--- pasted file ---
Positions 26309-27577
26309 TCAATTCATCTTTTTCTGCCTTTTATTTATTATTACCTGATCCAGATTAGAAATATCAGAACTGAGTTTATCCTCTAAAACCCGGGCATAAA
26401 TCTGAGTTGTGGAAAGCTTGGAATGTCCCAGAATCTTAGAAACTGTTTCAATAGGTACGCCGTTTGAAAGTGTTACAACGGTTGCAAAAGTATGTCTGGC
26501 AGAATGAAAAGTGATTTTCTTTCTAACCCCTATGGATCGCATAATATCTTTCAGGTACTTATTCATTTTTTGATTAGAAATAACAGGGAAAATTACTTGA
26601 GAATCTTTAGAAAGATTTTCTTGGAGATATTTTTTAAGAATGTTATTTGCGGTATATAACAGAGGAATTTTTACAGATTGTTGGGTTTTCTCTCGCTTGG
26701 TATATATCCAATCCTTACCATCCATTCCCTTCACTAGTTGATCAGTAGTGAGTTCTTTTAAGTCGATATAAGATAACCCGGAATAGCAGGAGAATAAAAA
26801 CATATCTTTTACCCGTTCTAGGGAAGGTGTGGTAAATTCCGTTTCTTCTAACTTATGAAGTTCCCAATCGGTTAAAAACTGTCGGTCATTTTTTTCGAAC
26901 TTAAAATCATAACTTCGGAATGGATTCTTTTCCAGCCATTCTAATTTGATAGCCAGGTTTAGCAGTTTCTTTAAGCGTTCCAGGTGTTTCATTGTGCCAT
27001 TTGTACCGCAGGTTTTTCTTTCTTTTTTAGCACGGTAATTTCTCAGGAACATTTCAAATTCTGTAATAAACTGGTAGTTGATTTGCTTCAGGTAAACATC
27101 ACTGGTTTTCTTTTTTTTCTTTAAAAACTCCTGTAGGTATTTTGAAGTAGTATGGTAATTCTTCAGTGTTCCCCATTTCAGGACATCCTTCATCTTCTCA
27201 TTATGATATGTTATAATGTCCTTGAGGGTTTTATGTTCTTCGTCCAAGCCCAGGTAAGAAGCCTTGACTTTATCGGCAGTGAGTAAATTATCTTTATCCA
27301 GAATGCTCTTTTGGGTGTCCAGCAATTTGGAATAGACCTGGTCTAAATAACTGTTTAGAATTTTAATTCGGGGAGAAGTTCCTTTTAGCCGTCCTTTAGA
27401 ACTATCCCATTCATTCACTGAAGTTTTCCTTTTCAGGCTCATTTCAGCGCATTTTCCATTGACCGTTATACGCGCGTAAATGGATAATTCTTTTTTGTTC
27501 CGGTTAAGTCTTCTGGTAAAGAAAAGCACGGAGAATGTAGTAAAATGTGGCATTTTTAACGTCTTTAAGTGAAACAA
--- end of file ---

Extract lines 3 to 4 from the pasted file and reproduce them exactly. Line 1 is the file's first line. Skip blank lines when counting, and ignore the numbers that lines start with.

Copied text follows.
26401 TCTGAGTTGTGGAAAGCTTGGAATGTCCCAGAATCTTAGAAACTGTTTCAATAGGTACGCCGTTTGAAAGTGTTACAACGGTTGCAAAAGTATGTCTGGC
26501 AGAATGAAAAGTGATTTTCTTTCTAACCCCTATGGATCGCATAATATCTTTCAGGTACTTATTCATTTTTTGATTAGAAATAACAGGGAAAATTACTTGA